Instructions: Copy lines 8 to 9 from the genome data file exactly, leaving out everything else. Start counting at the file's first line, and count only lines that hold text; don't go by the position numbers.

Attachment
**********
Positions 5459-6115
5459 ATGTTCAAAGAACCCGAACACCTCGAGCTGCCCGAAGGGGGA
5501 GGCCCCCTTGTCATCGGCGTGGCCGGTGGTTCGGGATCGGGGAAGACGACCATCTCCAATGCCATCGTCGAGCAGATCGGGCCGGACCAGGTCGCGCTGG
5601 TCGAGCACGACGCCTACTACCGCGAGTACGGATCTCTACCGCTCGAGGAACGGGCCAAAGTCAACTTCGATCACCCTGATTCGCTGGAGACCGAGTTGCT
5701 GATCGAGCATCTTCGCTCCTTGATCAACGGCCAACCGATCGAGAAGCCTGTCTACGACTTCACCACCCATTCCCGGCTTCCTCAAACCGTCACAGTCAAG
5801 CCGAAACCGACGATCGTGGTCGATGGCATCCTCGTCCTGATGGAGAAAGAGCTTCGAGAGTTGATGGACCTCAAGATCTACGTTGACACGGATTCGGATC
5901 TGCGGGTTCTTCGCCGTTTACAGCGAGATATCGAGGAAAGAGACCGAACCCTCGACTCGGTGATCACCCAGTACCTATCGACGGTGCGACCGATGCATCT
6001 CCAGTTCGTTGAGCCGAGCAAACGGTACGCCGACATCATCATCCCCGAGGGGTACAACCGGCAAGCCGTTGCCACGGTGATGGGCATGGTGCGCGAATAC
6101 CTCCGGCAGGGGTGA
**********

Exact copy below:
6001 CCAGTTCGTTGAGCCGAGCAAACGGTACGCCGACATCATCATCCCCGAGGGGTACAACCGGCAAGCCGTTGCCACGGTGATGGGCATGGTGCGCGAATAC
6101 CTCCGGCAGGGGTGA